The U.S. Needs a Fiscal Turnaround
The United States is not the first nation to face tough fiscal challenges. Other countries have faced similar fiscal challenges – and gotten out of them.
In a new paper ("Fiscal Turnarounds: International Success Stories"), CRFB’s Fiscal Roadmap Project looks at successful fiscal turnarounds around the world and possible lessons for the U.S.
What are the lessons?
- Large, multiyear adjustments have been more successful.
- An emphasis on spending cuts often - although not always - had the best results. To explain what worked and what didn't, it is important to look at the starting point. Many of the countries started with extremely high spending levels, so lower spending most certainly had positive effects by “crowding in” private demand. Many of the countries also had extremely high tax levels, so raising taxes even more would probably have been counterproductive. In countries where the initial conditions are not as tax and spending heavy, there is more room to raise revenue. (In the end, however, the design of the tax system is always critical.)
- It is also important to adopt other economic policies supporting the fiscal turnaround at the same time. Among the most important policies are: having credible fiscal rules and fiscal goals in place to help maintain discipline and stimulate an active public conversation; allowing the central bank to follow a strong anti-inflation policy; pursuing an appropriate exchange rate policy; and maintaining open trade and capital markets. These economic policies reinforce and are reinforced by the turnaround.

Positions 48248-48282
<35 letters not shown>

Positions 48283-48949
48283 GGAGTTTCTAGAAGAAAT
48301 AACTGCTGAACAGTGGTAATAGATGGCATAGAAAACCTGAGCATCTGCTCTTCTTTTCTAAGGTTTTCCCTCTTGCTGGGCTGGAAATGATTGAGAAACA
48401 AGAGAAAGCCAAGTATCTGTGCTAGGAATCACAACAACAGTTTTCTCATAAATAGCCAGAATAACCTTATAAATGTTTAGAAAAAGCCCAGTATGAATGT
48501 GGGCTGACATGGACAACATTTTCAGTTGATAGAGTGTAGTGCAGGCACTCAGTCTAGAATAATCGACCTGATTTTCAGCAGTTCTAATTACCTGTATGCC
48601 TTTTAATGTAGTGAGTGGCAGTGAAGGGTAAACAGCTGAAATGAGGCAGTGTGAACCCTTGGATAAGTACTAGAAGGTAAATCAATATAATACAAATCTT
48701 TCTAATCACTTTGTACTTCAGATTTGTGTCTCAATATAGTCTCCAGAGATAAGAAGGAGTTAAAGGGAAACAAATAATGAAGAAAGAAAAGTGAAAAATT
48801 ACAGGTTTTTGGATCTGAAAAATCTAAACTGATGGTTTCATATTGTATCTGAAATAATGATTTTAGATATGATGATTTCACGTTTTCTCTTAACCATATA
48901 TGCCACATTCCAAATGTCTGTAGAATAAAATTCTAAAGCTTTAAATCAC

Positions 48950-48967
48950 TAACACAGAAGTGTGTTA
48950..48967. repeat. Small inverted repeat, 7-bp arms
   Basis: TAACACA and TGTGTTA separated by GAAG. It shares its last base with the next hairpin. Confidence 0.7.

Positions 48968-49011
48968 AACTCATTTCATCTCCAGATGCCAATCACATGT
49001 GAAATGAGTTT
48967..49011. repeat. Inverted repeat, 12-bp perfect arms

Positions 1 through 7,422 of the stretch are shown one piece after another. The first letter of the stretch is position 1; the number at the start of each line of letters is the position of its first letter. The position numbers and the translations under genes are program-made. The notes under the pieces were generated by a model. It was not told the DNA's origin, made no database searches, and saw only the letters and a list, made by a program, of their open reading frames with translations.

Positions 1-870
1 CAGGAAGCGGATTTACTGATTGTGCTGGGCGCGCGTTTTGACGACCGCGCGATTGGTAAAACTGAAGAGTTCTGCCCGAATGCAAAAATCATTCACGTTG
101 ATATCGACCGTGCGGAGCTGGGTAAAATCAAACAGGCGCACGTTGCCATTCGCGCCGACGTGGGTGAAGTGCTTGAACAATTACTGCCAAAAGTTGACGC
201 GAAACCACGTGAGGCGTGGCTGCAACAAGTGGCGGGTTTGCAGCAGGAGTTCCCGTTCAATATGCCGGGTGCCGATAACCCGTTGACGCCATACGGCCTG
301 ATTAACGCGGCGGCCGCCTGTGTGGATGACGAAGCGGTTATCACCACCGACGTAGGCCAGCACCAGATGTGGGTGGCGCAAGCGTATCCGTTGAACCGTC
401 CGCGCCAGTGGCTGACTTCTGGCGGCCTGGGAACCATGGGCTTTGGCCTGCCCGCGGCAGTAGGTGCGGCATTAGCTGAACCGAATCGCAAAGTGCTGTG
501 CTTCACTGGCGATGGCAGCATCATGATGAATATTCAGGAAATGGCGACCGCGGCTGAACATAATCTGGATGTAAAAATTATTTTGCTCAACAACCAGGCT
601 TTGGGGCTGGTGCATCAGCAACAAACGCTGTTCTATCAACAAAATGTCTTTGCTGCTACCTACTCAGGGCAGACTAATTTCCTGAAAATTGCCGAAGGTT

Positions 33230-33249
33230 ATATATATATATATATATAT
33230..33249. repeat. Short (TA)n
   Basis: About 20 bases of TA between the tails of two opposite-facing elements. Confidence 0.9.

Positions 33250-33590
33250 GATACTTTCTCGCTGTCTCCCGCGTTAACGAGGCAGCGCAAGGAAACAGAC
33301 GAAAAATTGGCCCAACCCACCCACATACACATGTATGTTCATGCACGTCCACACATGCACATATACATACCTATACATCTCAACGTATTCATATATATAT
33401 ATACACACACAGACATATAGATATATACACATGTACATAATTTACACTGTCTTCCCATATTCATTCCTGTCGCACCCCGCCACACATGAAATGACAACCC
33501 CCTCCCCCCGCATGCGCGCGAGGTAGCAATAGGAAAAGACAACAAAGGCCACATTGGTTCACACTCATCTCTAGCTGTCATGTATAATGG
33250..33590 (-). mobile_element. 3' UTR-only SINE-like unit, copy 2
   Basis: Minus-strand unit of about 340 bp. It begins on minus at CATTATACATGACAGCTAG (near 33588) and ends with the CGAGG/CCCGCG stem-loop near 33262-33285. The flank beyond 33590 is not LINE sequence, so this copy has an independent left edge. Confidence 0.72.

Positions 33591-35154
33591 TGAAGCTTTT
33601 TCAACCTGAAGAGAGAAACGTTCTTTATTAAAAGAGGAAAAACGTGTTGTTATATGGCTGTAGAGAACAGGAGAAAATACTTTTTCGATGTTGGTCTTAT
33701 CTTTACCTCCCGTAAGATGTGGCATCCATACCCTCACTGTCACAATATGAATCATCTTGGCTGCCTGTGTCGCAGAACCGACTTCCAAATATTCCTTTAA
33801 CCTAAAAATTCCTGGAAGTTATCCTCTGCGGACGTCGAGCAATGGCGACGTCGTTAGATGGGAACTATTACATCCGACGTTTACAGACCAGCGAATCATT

- A public dialogue is critical in building support for a fiscal turnaround. Particularly in Canada and Sweden, the government took great care to educate the public about why large fiscal adjustments were in both their interest and the national interest – and why there was no realistic alternative.
The experiences discussed offer a cautionary tale to U.S. policymakers of the risks of not taking timely, appropriate action. Countries with severe fiscal and macroeconomic imbalances which have tried to muddle through circumstances similar to those now facing the United States were, in the end, forced to make dramatic fiscal adjustments by a crisis or by the threat of a crisis. It is always better for policymakers to take action on their own terms.